Japan store to use WeChat payments
Tencent Holdings Ltd is bringing its mobile payment services to Japan in a new push to tap into the growing purchasing power of Chinese outbound tourists.
Starting Sept 30, Chinese travelers can useWeChat paymentservices tobuyproducts at eight Daimaru Matsuzakaya department stores in Japan, according to a statement from J. Front Retailing Co Ltd, the parent company ofMatsuzakaya.
Users can pay bills by scanning the quick-response codes on WeChat, the most popular messaging application inChina, which boasts of 600 million regular users.
Because of the influx of Chinese tourists, the sales volume of duty-free items in Matsuzakaya stores more than quadrupledfromMarch to August this year, compared with the same period a year earlier, according to a report by the Japanese business newspaper Nikkei.
Data from Japan’s transportation ministry show that in the second quarter, visitors from the Chinese mainland made more than 1.25 million trips to Japan and spent nearly 18 billion yuan ($2.8 billion).
Tencent’smoveis part of its broad efforts to expand mobile payment services into overseas markets. In July, the company said it would partner with more than 10,000 Japanese stores to offer Chinese travelers WeChat payment services within three years.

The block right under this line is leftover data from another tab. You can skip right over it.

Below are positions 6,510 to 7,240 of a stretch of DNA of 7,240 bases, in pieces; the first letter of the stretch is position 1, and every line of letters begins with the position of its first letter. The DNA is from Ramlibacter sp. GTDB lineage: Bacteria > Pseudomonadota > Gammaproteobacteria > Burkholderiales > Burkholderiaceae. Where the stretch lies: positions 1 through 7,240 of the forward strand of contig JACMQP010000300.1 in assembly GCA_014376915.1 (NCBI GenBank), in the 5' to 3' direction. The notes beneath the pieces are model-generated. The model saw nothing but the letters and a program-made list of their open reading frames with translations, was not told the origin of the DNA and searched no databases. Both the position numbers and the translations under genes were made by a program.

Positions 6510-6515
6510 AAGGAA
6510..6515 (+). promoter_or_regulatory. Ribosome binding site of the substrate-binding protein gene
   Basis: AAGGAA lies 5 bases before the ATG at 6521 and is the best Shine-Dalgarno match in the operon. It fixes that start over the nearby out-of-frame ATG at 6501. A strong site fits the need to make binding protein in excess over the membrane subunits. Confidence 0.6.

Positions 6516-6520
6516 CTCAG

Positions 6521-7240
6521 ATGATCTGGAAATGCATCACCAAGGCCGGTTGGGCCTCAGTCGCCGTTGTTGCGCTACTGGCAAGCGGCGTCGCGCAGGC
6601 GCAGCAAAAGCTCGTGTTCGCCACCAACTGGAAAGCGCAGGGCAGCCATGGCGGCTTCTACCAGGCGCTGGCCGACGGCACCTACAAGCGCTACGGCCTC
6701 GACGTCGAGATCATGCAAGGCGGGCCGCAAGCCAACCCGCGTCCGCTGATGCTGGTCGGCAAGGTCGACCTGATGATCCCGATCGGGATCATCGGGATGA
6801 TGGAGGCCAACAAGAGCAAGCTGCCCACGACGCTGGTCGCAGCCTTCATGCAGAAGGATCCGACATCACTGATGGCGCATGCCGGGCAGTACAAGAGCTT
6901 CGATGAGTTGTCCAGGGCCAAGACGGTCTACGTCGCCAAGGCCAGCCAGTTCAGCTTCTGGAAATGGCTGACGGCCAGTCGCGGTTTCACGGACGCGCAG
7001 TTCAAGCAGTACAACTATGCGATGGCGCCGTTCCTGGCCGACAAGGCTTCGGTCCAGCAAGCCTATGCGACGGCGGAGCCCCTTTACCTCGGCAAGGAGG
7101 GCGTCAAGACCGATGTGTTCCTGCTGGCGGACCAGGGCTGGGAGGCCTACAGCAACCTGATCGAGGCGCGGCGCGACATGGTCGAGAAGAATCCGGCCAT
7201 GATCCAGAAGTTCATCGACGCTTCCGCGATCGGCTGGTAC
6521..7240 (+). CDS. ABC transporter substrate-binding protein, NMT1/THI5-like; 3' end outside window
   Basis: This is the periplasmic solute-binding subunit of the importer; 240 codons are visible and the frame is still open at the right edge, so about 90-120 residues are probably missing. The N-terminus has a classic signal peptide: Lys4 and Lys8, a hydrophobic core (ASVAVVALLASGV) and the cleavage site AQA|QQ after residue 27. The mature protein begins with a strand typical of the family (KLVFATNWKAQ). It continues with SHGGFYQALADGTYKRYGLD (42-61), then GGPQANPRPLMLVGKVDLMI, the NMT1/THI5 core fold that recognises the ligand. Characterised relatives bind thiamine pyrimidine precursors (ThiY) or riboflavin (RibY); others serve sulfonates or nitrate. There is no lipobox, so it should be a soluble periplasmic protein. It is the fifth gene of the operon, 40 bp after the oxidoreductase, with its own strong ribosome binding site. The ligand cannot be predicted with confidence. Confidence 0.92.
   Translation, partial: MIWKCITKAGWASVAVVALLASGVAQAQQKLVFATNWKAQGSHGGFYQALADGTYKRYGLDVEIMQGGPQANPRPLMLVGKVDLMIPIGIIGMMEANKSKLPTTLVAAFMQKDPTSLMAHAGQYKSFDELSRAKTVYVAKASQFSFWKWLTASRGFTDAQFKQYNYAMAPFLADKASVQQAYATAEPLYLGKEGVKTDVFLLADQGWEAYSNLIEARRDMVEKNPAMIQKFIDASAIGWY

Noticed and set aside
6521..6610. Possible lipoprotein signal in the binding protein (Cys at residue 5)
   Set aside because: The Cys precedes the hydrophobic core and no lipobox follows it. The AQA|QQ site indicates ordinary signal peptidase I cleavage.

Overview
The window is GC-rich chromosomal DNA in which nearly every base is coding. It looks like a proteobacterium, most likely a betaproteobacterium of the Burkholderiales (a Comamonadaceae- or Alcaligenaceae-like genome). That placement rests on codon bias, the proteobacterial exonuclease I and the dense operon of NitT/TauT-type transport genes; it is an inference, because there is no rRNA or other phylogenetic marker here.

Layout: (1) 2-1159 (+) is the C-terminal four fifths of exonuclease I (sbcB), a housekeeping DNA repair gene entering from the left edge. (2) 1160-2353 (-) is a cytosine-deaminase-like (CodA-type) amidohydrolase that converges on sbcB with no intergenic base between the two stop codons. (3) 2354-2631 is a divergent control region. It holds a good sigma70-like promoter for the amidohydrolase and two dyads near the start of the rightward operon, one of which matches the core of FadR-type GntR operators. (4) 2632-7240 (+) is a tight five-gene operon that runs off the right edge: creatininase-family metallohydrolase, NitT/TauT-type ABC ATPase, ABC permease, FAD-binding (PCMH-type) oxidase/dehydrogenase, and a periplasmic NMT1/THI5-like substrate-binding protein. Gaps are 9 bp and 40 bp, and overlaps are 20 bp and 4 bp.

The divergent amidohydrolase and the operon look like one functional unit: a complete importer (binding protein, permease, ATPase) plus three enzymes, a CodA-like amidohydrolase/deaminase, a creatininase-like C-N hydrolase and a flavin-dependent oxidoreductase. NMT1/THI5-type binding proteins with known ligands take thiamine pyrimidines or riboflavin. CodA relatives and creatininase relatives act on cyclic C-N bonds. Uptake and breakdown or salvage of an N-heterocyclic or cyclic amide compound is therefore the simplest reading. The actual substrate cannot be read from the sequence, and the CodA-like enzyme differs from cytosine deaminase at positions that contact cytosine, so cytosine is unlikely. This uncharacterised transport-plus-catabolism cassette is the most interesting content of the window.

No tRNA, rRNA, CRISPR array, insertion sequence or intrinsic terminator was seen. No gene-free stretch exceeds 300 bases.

Alibaba Group Holding Ltd, a major rival of Tencent, is also beefing up efforts to boost the international presence of its mobile payment tool Alipay. The e-commerce giant is offering similar services at more than 30,000 stores in South Korea, Hong Kong and Singapore, and plans to expand the figure to 1 million within the next five years.
Analysts said the intensified push by Internet companies is directly taking on China UnionPay, the country’s largest bank card processing provider.
But “it is difficult for Internet companies to crack the niche”, said Sandy Shen, research director at Internet consultancy Gartner Inc. “China UnionPay has a sprawling presence in overseas markets.”
As of 2014, China UnionPay has covered more than 150 countries, where over 13 million stores accept consumer payments through bank cards issued by the company.
“The attraction of mobile payment platforms will hinge upon their penetration rates. If Alibaba and Tencent can’t cover as many nations, it will be difficult for them to challenge UnionPay’s dominance,” Shen said.
Ma Ke, a 29-year-old travel enthusiast, agreed. “It is more cool and convenient to useWeChat and Alipay. But I won’t use them if they are limited to a fewstores.”
Hao Zhujing, an analyst at the Beijing-based Internet consultancy Analysys International, said: “For most consumers, scanning the smartphones is not neessarily convenient than swiping cards. The key is in cultivating users’ habits by launching large-scale promotions.”
Ma Si contributed to this story.
Chinese tourists carry packages of Panasonic Corp's products along Tokyo’s Ginza shopping district.